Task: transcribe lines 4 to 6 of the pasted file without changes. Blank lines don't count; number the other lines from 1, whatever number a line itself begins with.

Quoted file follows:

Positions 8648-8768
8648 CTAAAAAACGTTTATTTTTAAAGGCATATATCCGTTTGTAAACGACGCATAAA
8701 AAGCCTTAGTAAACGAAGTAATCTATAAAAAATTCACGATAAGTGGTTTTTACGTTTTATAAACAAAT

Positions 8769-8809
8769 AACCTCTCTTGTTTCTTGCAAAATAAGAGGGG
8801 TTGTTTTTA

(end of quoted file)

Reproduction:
Positions 8769-8809
8769 AACCTCTCTTGTTTCTTGCAAAATAAGAGGGG
8801 TTGTTTTTA